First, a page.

• 4,382 tariff lines were already MFN duty free, namely, 58.35% of NZ’s tariff lines when negotiating the CPTPP. For purposes of this analysis, I have called this previous tariff liberalization effort of NZ, when referring to CPTPP tariff commitments as the consolidation of its current MFN duty-free status[4].
  • The highest New Zealand base rate is 10% ad valorem applied in 417 tariff lines, namely, 5.55% of total tariff lines are the most tariff-protected products in NZ, nowadays.
  • The most frequently applied MFN tariff in NZ,after the duty-free regime, is 5% ad valorem in 35.59% of total tariff lines (2,673 tariff lines). Again, pretty low for international standards but when taking into consideration distance costs and a very competitive international setting among firms this 5% tariff could mean the difference between exporting or not.
  • The base rates of customs duties established in the Tariff Schedule of NZ reflect the MFN rates of duty in effect on 1 January 2010 for all products.

[1] https://fgsaenzfgs.blog/2018/11/14/how-was-new-zealands-trade-liberalization-in-the-cptpp-tariff-schedule-commitments-of-new-zealand-on-staging-categories-and-some-general-comments/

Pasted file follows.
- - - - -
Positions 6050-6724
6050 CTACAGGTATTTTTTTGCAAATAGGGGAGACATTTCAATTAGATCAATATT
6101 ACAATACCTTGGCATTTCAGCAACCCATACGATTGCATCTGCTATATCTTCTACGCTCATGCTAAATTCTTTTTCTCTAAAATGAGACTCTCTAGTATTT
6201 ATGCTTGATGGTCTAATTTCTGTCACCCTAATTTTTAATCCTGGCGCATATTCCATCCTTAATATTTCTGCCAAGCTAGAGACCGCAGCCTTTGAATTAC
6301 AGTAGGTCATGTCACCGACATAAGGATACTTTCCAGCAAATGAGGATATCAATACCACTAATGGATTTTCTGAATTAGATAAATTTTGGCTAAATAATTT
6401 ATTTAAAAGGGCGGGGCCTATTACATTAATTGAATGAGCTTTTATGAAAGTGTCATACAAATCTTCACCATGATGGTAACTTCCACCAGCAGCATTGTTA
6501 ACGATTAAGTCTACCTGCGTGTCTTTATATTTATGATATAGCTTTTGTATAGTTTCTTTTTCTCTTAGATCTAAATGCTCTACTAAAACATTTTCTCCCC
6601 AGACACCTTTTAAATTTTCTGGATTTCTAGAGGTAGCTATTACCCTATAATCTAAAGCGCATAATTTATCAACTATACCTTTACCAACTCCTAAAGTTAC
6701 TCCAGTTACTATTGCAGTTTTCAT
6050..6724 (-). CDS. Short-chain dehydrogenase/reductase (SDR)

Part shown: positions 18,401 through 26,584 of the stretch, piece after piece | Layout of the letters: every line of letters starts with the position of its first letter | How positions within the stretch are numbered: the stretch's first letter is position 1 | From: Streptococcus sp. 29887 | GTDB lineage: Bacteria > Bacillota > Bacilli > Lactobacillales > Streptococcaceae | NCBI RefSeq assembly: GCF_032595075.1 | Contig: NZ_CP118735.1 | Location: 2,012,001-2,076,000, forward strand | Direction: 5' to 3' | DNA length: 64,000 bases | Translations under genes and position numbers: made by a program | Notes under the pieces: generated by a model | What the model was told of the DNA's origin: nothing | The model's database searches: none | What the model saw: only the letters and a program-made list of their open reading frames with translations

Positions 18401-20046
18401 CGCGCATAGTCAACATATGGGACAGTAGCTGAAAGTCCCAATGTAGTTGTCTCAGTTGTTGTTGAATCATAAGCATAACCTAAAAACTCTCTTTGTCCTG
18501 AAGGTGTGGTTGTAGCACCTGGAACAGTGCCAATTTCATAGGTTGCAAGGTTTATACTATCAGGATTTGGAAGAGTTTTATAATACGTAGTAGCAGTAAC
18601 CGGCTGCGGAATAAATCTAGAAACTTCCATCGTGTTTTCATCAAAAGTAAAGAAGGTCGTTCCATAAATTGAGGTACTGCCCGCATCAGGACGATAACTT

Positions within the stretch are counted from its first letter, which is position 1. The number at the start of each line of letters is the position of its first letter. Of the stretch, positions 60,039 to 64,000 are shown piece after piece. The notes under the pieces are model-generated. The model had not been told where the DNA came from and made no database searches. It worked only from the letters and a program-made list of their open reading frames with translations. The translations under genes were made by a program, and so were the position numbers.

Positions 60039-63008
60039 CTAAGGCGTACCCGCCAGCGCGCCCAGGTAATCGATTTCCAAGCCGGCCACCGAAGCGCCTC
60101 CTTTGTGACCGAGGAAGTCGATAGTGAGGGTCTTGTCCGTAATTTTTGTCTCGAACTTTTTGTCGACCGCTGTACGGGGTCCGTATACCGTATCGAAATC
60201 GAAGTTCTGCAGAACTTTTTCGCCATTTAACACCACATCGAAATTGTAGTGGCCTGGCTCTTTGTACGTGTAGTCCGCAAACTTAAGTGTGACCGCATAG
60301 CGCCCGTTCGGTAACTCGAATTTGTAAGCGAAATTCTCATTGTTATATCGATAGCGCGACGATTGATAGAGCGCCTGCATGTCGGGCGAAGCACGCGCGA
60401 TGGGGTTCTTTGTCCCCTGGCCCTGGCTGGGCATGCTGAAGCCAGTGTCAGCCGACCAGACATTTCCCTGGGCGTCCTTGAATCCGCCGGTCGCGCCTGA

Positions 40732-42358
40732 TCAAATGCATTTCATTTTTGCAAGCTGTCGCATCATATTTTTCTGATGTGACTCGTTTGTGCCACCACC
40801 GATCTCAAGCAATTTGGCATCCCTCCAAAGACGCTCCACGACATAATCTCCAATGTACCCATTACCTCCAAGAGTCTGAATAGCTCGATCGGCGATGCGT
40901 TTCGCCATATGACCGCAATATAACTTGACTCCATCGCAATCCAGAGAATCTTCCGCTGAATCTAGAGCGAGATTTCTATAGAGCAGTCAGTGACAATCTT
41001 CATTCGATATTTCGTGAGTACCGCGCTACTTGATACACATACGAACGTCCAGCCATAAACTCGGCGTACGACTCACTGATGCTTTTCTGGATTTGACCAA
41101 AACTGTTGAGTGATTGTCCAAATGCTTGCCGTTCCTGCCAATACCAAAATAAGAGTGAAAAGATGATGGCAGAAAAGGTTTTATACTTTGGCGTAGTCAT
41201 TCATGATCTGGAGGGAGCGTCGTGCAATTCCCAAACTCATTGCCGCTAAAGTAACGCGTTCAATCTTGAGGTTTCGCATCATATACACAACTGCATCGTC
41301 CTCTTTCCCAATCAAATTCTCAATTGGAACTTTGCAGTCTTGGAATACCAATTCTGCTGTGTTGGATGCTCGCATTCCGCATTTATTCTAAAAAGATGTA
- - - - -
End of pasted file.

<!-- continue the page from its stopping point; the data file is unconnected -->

[2] http://stat.wto.org/TariffProfile/WSDBTariffPFView.aspx?Language=E&Country=AU%2cBN%2cCA%2cCL%2cMY%2cMX%2cNZ%2cPE%2cSG%2cVN

[3] https://fgsaenzfgs.blog/2018/11/16/simple-average-mfn-applied-tariffs-in-2017-a-cptpp-comparison/

[4] https://fgsaenzfgs.blog/2018/09/12/que-tan-complicado-es-diversificar-las-exportaciones-de-mexico-del-mercado-de-ee-uu-primera-parte/

TRIVIA XIX: ¿Cuáles eran los 10 principales socios inversores subestimados en la metodología anterior de la IED?

En la entrada del Blog del 24 de enero de 2018[1se abordó por primera ocasión el cambio metodológico en los flujos de IED recibidos por México en relación con el criterio anterior de registro de país inversor inmediato por el actual de país inversor final. En aquel momento se mencionó que se realizarían algunos ejercicios comparativos de dicho cambio metodológico, casi un año después se desentierra esta “entrada-reliquia” anecdótica de aquella promesa y que ahora está por cumplirse.

[1] https://fgsaenzfgs.blog/2018/01/24/principales-socios-inversores-de-mexico-en-el-acumulado-a-septiembre-de-2017-una-nueva-metodologia-para-el-registro-de-la-ied/

Simple average MFN applied tariffs in 2017: A CPTPP comparison.

Some empirical studies have made clear the existence of a long-run relationship between tariff liberalization and trade growth, but this substantial and significant association has been gradually losing ground, because of the reduced level of tariffs, on average, over recent decades[1]. This may suggest that there is little room left for tariff liberalization to contribute to welfare gains through trade and income growth, except perhaps for some developing countries that continue to maintain high tariff levels. However, despite of this, evidence exists that when considering a more complex and realistic world-production setting with production linkages, supply chains and multiple sector models, the removal of even small tariffs could deliver significant welfare gains[2].